US 4431086 A
An elevator system having a plurality of elevator cars under group supervisory control. An auxiliary dispatching control is connected to the existing telephone system of the building, arranged to enable callers to have cars dispatched to predetermined floors at selectable times of the day.
1. An elevator system, comprising:
a building having a plurality of floors,
a plurality of elevator cars mounted in said building to serve the floors therein,
means in said building for registering calls for elevator service,
group supervisory control means for causing said elevator cars to serve registered calls according to a predetermined strategy,
a telephone system in said building,
and dispatching control means connected to said telephone system operable to receive and store telephone requests for elevator service,
said group supervisory control means being responsive to said telephone request for elevator service stored in said dispatching control means, to cause at least certain of said elevator cars to serve said request.
2. The elevator system of claim 1 wherein said dispatching control means is interactive, including inanimate voice means for providing instructions and for asking questions, and storage means for storing inputs provided by the caller.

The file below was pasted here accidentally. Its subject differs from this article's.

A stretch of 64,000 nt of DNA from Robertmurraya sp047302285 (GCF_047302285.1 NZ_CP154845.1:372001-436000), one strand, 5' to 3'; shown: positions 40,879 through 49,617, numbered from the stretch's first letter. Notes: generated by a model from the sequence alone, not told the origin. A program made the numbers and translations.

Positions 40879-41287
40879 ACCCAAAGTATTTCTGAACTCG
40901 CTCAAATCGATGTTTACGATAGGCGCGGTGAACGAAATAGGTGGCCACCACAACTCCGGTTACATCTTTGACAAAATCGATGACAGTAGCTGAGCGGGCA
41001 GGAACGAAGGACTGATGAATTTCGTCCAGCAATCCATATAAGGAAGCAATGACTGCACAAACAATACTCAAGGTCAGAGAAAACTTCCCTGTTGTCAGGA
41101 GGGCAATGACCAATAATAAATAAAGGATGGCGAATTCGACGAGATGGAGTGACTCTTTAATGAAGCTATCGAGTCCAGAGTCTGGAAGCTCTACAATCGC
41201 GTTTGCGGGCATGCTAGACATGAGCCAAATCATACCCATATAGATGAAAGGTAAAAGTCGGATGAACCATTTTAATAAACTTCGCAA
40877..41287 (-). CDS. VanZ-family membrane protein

3. The elevator system of claim 2 wherein the telephone system is a touch-tone system, with the inputs being provided by the caller via the touch-tone keyboard on the telephone.
4. The elevator system of claim 2 wherein the dispatching control means includes a security code table, means requesting the caller to enter a security code, means for comparing the entered security code with the security code table, and means responsive to a successful comparison for enabling the dispatching control means to store telephoned requests for elevator service.
5. The elevator system of claim 4 wherein each code listed in the security code table enables service to a specified floor of the building.
6. The elevator system of claim 1 wherein the dispatching control means includes a security code table, means requesting the caller to enter a security code, means for comparing the entered security code with the security code table, and means responsive to a successful comparison for requesting the caller to enter a floor number, wherein each code listed in the security table enables service to a specified floor of the building, and further including means for comparing the entered floor number with that enabled by the security code, and means responsive to a successful comparison for enabling the dispatching control means to store telephone requests for elevator service.